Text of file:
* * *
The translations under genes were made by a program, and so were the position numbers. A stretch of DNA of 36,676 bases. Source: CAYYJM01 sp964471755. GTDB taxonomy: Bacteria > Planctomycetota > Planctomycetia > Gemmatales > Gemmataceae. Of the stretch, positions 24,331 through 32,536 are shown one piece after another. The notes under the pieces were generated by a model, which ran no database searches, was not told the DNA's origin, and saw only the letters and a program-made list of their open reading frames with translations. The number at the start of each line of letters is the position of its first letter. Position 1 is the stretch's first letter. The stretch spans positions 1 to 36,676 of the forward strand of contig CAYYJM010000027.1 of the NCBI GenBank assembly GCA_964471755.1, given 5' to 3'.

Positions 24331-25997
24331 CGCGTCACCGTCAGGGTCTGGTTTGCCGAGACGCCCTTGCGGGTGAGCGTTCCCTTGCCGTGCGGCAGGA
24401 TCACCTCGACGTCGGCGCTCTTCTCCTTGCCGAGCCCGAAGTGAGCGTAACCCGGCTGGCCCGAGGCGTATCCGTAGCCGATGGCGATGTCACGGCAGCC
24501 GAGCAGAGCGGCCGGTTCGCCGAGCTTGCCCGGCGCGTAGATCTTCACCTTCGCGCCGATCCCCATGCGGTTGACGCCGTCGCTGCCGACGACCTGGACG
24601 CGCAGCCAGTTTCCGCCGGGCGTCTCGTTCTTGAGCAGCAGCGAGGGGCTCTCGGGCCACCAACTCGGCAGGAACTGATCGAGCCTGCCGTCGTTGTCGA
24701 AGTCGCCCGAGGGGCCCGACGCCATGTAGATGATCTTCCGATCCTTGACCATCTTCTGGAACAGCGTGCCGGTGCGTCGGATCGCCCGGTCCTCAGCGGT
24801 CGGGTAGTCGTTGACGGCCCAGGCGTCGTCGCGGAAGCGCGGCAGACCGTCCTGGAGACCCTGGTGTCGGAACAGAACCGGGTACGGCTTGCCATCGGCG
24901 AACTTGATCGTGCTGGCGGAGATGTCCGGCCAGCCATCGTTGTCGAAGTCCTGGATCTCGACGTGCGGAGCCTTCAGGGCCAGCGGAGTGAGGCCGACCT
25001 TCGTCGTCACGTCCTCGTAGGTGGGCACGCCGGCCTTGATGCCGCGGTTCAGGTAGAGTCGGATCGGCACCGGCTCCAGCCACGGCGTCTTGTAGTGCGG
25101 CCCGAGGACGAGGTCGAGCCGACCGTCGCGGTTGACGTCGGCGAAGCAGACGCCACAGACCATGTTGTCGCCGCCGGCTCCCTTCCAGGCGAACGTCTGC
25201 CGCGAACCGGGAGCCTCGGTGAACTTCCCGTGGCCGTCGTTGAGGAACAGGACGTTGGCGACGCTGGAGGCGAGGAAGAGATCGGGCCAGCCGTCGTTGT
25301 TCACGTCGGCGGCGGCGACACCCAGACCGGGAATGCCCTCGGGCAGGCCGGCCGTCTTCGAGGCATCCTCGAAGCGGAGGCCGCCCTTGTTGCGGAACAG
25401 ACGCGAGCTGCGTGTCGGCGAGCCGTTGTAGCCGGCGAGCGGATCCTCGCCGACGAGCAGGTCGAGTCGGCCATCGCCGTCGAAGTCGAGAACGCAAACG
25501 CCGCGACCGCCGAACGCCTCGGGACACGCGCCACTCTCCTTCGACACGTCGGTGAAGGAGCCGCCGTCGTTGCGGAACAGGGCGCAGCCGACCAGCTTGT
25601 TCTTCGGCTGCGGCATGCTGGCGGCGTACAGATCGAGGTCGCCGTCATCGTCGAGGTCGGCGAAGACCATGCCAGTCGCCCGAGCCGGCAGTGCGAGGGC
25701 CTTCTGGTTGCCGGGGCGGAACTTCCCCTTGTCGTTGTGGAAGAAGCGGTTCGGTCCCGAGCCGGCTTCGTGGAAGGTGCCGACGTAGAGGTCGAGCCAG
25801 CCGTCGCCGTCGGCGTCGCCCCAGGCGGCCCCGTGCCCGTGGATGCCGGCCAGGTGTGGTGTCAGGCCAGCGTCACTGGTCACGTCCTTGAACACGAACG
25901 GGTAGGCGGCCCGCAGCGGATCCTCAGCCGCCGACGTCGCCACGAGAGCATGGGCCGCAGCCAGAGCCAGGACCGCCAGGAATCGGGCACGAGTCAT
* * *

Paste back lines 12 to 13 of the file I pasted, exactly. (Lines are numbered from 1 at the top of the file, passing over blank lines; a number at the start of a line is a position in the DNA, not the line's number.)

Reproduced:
25201 CGCGAACCGGGAGCCTCGGTGAACTTCCCGTGGCCGTCGTTGAGGAACAGGACGTTGGCGACGCTGGAGGCGAGGAAGAGATCGGGCCAGCCGTCGTTGT
25301 TCACGTCGGCGGCGGCGACACCCAGACCGGGAATGCCCTCGGGCAGGCCGGCCGTCTTCGAGGCATCCTCGAAGCGGAGGCCGCCCTTGTTGCGGAACAG